Film Review: The Florida Project (2017)
Our resident film critic, Belle McIntyre, reviews the latest work by director Sean Baker, The Florida Project. Watch out for more on the film and the director himself in our upcoming issue of Musée Magazine, Humanity. Coming soon!
Director: Sean Baker
Review by Belle McIntyre
The Florida Project is a logical and marvelous follow-up to Sean Baker’s surprising breakout film of 2015, Tangerine about transgender hookers in South LA. He proves to have an ear and an eye for capturing the immediacy and reality of some seriously marginalized groups, while respectfully conveying their humanity. That film was, incredibly, filmed entirely with an iphone.
This one, filmed in 35 mm., is set in a would-be utopian planned community to service Disney World in Orlando, Florida. Imagine a low-rent Las Vegas for kids. And then imagine a lavender motel called The Magic Kingdom which costs $38 a night and has the motliest crew of misfits, miscreants, and folks just trying to get by. It resembles a housing project, with welfare recipients receiving food deliveries daily. And the rest of the neighborhood is just as garish as the sun-baked Magic Kingdom.
The motel manager, Bobby, played by Willem Dafoe in one of the most nuanced and sensitive roles I have seen from him. He is borderline sweet. (Who knew?). He has to police some of the more unruly adults, most notably Halley (Bria Vinaite) a 20-something unwed mother of Moonee (Brooklynn Prince), her 10 year old rambunctious daughter, who is something of a gang leader of the other largely unmonitored kids who roam the neighborhood looking for something to do, which is, more often than not, making trouble. They can hardly be blamed as it is summer and their parents (usually single) are busy struggling to make a living and not looking after them. They have little supervision and no planned activities. Bobby works hard and is conscientious. He cares about how the place looks and goes out of his way to make it all work even though he is not the owner. He is also a compassionate guy, who will cut some slack with tenants who cannot come up with the rent. He particularly cares about the kids, fending off potential sex predators and drug dealers.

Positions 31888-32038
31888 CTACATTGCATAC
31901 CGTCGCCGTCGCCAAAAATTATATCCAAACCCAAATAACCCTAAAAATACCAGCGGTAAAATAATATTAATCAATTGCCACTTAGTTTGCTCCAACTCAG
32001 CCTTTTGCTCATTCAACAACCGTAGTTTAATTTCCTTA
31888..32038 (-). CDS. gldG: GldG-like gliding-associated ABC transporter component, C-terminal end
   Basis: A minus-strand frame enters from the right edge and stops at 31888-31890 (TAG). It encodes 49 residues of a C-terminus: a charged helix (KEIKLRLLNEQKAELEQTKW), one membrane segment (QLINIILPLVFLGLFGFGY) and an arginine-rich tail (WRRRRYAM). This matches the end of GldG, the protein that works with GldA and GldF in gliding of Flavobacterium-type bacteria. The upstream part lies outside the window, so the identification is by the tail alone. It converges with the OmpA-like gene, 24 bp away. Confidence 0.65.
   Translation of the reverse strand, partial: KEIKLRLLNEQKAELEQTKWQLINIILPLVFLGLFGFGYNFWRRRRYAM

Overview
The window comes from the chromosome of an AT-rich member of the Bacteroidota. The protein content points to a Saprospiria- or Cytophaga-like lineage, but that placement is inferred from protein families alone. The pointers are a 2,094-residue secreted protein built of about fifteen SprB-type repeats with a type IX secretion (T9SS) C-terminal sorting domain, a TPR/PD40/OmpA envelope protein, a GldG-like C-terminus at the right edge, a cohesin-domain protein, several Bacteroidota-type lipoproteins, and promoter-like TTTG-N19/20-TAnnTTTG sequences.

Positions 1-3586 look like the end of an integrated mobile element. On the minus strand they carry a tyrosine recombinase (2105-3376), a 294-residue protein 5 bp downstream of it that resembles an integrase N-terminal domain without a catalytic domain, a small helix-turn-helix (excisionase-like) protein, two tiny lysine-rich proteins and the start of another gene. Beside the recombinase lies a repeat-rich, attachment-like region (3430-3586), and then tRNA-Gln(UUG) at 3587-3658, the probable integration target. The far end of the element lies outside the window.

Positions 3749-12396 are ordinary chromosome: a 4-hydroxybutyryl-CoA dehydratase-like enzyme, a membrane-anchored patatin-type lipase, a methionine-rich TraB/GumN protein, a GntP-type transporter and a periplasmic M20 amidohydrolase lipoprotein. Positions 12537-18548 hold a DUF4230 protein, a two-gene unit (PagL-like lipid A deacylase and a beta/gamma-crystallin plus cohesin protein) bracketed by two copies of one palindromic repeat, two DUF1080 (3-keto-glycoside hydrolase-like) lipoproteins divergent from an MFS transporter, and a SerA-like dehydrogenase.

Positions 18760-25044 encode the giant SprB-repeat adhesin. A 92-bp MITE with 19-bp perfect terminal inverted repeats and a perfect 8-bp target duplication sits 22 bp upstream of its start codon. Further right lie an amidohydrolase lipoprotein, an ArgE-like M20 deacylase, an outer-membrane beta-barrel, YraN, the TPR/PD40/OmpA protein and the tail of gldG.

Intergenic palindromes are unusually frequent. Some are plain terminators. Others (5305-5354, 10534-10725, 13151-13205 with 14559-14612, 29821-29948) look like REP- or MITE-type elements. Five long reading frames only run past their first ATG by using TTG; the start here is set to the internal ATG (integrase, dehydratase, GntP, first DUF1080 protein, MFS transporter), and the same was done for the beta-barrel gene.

The film really focuses on the world of the kids and they are endearing to watch. It reminds me of the Little Rascals, as the kids have their own hierarchy with Moonee as their fearless leader. She is an irrepressible instigator. Moonee, unfortunately has the least responsible mother. Halley is a heavily-tattooed part time stripper, off-brand perfume tout, and occasional trick-turner. She has a police record and is totally terrified of another encounter but more importantly has an anger management problem which does not help her cause.
There is not much of a story line. It is more of an immersion into the dailiness of the lives of these folks in their hardscrabble lives in this preposterous-looking cartoon location. It is never less than engaging. The non-actor kids and Bria Vinaite as Halley are thoroughly believable as characters in this milieu. The style of the cinematography is either child’s eye level or selfy-ish and therefore naturalistic. When situations spiral out of control leading toward a bad end for Moonee and Halley the film abruptly ends. But…Disney World is visible just on the horizon even though it is a world away. Maybe, maybe not…